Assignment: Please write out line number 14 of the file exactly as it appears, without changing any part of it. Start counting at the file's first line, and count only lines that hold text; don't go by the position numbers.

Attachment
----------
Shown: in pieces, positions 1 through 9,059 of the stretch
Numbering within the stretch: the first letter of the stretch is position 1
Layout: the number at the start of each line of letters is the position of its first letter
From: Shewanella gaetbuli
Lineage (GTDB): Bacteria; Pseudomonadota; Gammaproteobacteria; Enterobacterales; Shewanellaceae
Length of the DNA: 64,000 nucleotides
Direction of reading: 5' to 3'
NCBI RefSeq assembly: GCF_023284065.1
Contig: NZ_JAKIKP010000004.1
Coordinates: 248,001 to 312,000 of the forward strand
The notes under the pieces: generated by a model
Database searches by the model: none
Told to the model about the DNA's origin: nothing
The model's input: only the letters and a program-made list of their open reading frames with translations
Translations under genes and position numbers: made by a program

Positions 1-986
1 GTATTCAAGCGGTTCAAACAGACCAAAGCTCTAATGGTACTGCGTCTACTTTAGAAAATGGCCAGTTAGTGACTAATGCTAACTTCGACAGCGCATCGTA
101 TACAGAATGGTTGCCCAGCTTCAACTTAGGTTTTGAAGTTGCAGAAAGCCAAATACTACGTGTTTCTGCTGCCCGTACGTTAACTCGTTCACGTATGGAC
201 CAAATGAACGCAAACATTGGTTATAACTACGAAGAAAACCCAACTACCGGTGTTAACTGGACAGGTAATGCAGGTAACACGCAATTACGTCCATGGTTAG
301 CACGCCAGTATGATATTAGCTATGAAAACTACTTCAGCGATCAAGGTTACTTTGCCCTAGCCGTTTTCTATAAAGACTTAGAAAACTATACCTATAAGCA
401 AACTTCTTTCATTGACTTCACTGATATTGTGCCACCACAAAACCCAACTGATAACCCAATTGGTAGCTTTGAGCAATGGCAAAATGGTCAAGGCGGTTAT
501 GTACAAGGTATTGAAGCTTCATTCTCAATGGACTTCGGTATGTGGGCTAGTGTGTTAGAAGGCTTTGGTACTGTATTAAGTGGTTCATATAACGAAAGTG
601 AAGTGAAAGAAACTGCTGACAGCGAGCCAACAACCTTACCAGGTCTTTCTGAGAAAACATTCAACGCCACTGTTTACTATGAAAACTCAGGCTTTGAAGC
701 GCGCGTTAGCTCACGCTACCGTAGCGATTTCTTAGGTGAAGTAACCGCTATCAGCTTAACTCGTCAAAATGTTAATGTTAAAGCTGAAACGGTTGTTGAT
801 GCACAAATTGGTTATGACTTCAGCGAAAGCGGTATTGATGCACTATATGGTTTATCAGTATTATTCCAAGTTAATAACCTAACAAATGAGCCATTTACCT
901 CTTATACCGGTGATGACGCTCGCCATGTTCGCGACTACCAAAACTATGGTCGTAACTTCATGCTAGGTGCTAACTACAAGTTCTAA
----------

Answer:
The model's input: only the letters and a program-made list of their open reading frames with translations